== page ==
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Re: Velociraptor scavenged azhdarchid pterosaur
On Mar 4, 2012, at 12:45 PM, Denver Fowler wrote:
> Birds of prey will fairly commonly take prey that are subequal in size to
> themselves (which would be the case with a 13kg Velociraptor vs a 9kg
> pterosaur). Peregrines take a lot of pigeons, hawks take rabbits;
> accipitrines take all manner of large birds their own size, or sometimes
> slightly larger. Flight has little influence on the hawks and accipitrines as
> they take prey on the ground, and other than being typically rather surprised
> have plenty of fight left in them. If you take "large" prey (subequal size to
> the predator; that cannot be contained within the foot), the issue is how do
> you immobilize an animal that might retaliate?
I was expecting that birds of prey would get mention in the discussion. Yes,
birds of prey do take large prey items. However, I assert that your
supposition regarding the unimportance of flight in this regard is mistaken.
Most birds of prey do take prey on the ground, but that hardly removes the
importance of flight. The ability to fly removes a huge component of the risk
in attacking large prey. A bird of prey has a very high probability of escape
if the initial attack does not subdue the prey item as expected. The critical
detail here is not what happens when the attack is successful, but what happens
when it fails. Most attacks on large prey fail, but those failures likely
carry relatively low risk if the predator can fly and the prey item cannot.
> Our 2011 paper described the RPR behaviour that facilitates such attacks (for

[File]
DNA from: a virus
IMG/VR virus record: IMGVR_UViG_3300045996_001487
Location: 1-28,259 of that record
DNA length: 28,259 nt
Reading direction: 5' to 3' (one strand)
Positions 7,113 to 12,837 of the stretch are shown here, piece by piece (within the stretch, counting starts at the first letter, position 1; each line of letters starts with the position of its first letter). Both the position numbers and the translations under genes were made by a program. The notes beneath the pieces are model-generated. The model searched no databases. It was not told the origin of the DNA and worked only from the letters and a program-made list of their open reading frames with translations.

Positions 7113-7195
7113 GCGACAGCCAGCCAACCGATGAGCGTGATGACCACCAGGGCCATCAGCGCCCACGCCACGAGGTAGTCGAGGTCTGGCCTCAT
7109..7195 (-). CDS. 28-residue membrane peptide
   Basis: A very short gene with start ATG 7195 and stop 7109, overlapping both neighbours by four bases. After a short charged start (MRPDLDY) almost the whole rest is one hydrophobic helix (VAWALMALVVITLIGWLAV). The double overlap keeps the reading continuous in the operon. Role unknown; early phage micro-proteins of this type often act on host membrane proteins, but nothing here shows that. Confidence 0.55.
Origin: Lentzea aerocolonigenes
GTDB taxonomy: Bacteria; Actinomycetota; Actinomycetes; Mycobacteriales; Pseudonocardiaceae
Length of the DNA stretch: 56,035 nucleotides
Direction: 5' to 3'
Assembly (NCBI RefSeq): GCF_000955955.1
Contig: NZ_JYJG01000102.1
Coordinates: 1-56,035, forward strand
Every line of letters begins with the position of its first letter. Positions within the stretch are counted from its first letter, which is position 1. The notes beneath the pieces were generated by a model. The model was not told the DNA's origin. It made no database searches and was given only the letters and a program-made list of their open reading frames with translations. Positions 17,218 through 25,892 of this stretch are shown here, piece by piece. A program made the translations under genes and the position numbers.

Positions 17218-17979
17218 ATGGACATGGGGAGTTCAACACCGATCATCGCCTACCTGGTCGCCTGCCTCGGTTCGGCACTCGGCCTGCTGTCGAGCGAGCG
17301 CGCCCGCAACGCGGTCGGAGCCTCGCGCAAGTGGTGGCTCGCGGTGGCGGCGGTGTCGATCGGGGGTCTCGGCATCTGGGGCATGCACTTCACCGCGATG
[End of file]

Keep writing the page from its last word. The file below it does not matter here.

> which comparable anatomical specialisations are lacking in extant mammalian
> predators), and we specifically note that dromaeosaurid anatomy seems
> increasingly adapted towards "large" prey RPR strategies. In this paper we
> agree that predators will typically take prey smaller than themselves, but
> really this was more a response to the idea that deinoonychus (et al) were
> somehow always killing sauropods/tenontosaurs (although note the ability of
> golden eagles to take down sheep; also in the paper). When bodymasses are
> more closely matched, it may not be as much of an issue.
For those reading, the URL for Denver's 2011 paper in PLoS ONE is:
In any case, your point is well taken, but the RPR behavior is applicable (as
you noted above) to any prey that cannot be easily contained within the foot.
So even in a case were the prey was, for example, 20-25% of the mass of the
predator it would count as "large", and your model would be potentially
applicable. I am not necessarily arguing that dromaeosaurids did not eat
larger prey than average, only that a specimen of a Velociraptor preserved in
the midst of having the snot beaten out of it by a Protoceratops that probably
greatly outweighed it in life should not be taken to mean that dromaeosaurids
routinely attacked prey substantially larger than themselves. Suggesting that
a RPR strategy might have allowed predation on animals 50% of the predator's
mass does not stretch incredulity in the same manner as the assertion that
mid-sized theropods went around beating down sauropods or that dromaeosaurids
went berserker-style after prey 400% of their own mass or more.
Assistant Professor of Biology
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